Each player in the market has a different skill to bring to the whole. By using these skills in new ways, change can happen faster and perhaps differently than previous efforts. For example, Intel used its deep expertise with process improvement in manufacturing to teach Lean methodology to the health systems where most of their employees were receiving care. In local markets, it is important to build on the good will in the health care system to improve care and seek the best outcomes for the patients they serve. Employers can utilize their often deep knowledge of procurement processes to identify health care suppliers that best meet the needs of their employees, either now or in the future.

Define a Simple, Relevant Measurement Strategy Focused on Outcomes

Working together means that goals are established collectively. Defining simple, yet relevant, measures keeps all entities accountable for achieving a new level of performance, and creates a collective drive to work together toward reaching that new level of performance. Together, goals are tracked and changes are tested and implemented to improve the current state. Simple measures may include:

  • Did health outcomes improve for the population?
  • Was the individual satisfied with the care he/she received?
  • Was there rapid return to function for the individual?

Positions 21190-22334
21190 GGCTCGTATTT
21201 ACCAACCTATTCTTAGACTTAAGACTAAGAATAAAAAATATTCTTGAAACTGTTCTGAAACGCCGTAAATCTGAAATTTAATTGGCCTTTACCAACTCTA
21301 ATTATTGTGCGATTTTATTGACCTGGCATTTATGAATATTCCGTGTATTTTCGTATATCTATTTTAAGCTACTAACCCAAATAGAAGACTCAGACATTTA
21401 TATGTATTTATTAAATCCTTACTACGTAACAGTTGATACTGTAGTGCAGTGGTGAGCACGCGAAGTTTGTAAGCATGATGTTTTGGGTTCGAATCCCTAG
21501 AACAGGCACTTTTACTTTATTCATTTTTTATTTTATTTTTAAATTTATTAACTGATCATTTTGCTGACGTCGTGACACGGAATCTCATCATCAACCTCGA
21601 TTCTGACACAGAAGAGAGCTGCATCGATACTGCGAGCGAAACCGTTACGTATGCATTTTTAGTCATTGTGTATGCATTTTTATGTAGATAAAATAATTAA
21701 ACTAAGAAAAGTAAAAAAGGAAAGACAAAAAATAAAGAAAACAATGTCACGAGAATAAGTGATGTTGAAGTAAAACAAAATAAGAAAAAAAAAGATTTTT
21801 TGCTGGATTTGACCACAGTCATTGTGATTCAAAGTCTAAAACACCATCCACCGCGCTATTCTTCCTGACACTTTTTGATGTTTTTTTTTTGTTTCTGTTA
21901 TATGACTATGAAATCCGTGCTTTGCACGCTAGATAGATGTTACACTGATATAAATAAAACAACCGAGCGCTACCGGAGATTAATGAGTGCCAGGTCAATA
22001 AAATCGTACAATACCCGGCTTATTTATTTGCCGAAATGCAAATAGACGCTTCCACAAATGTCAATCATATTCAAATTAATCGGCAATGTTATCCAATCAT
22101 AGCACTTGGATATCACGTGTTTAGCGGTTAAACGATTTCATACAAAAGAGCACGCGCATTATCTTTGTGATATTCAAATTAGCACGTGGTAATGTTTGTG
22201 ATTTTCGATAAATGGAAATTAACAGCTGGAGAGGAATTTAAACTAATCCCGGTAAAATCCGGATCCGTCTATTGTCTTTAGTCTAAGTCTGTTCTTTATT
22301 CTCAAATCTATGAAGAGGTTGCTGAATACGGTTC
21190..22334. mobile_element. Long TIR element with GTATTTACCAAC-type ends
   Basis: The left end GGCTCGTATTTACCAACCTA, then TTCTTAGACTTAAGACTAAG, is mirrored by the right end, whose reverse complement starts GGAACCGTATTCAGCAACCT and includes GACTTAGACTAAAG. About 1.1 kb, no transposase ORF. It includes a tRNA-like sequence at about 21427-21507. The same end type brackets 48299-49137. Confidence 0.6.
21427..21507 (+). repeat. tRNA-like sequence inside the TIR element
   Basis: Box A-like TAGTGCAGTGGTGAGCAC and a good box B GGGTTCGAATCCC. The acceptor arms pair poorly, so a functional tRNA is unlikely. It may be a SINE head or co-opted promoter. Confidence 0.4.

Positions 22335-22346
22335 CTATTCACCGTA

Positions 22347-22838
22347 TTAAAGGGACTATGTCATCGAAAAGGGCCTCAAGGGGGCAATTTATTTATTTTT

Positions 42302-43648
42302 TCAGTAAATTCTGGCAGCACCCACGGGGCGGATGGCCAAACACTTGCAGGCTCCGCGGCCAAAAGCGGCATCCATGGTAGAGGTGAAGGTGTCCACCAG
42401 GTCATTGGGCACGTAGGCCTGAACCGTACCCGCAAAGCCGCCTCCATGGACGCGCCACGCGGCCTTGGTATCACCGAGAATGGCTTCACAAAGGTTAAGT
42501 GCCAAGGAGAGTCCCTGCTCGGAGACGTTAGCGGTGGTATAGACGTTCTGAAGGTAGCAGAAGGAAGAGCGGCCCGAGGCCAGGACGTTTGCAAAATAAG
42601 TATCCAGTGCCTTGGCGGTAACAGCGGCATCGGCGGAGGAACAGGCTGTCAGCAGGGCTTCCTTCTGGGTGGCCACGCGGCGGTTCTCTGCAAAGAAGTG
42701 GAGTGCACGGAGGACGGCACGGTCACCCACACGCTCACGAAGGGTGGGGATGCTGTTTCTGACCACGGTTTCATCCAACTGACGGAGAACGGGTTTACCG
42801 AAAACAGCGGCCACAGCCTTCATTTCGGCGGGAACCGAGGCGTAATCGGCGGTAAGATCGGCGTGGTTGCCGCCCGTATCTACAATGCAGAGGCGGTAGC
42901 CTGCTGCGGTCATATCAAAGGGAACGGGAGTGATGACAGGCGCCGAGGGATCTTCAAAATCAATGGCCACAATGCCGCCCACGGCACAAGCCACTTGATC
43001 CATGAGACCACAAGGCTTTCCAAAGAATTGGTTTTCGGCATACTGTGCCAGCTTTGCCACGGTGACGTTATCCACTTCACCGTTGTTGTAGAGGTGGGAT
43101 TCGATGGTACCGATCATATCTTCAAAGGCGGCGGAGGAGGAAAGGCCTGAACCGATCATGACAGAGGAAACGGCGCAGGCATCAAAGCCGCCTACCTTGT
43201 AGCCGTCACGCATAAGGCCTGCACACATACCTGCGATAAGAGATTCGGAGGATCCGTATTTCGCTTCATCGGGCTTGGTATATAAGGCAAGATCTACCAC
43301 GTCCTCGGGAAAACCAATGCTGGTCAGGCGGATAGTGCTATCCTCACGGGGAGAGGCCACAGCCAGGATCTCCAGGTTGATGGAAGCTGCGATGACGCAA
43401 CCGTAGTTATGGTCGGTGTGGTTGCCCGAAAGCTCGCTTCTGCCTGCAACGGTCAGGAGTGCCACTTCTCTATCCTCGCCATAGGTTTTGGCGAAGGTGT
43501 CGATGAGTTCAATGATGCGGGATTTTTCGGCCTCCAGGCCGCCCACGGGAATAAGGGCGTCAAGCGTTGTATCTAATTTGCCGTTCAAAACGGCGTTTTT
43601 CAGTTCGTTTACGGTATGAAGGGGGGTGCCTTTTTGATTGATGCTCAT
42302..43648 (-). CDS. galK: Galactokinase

• Was the care affordable (for the employer and the individual)?

Acknowledge That All Change Is Local, and Make It Easy for Others to Want to Join

Local relationships need to be built, tested, and improved — the basis of this work is trust. Trust is not given, it is earned — working together, through small tests of change. Change in any market, not just in health care, is often difficult because, fundamentally, there is a lack of trust between the players. The status quo is maximizing your piece of the pie; it takes commitment and trust to see these same entities as partners and not adversaries.

By proudly and publicly demonstrating results, others will hopefully want to join in your success. The Healthcare Marketplace Collaborative in Portland experienced this when two additional groups asked to join their efforts in the second year. Making room for new entrants may alter the dynamic you worked hard to build — and while it might be difficult to engage new players in the ongoing work, it is a sign of success that should be welcomed and fostered.

Being a leader cannot not mean pursuing your own interests. There is a real opportunity to raise the integrity of care regionally and then advance that success more broadly. By working across sectors, employers and unions, health care providers, and health plans change the game: the health care that is needed and delivered will be appropriate; employees will be healthier and better able to perform at work and at home; and the market will be more palatable for other employers to enter.

IHI Executive Director and Improvement Advisor, Lindsay A. Martin, MSPH, directs IHI's 90-day Research and Development process.